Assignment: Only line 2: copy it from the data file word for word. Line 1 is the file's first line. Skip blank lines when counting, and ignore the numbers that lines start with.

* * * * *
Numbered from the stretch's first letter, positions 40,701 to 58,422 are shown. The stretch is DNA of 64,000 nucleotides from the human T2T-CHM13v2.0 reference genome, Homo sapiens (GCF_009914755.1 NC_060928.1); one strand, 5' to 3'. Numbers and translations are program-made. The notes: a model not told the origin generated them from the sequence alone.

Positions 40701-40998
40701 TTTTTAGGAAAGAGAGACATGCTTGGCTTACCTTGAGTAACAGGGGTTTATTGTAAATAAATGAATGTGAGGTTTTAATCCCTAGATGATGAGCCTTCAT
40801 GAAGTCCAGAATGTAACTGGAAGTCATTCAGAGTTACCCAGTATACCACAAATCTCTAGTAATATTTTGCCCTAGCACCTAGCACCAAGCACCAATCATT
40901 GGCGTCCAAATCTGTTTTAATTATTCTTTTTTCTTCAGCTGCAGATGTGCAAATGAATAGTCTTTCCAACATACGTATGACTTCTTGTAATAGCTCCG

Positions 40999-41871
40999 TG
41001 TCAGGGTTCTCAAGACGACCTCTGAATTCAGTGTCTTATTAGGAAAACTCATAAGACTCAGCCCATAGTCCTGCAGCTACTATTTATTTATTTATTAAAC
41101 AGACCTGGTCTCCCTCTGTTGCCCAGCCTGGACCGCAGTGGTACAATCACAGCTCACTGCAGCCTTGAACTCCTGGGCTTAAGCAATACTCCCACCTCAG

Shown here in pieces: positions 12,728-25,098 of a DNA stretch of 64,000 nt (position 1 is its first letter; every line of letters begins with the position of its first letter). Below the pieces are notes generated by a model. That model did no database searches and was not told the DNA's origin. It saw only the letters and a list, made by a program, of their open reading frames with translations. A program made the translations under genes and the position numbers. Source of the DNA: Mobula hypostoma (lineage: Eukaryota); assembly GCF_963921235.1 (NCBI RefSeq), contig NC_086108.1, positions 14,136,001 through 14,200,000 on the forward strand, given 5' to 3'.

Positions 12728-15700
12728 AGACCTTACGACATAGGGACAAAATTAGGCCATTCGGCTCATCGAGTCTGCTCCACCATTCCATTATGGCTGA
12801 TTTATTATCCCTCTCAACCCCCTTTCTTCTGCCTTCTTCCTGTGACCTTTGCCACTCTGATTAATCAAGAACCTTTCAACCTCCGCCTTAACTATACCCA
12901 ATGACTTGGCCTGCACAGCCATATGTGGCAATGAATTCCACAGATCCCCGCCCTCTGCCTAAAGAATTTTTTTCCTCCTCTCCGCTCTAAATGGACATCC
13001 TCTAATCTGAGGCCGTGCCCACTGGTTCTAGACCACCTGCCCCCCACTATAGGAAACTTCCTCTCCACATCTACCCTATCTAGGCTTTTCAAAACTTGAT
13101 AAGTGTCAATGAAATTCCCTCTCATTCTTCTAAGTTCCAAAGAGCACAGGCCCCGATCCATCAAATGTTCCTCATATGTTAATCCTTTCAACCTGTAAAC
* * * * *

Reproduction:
Positions 40701-40998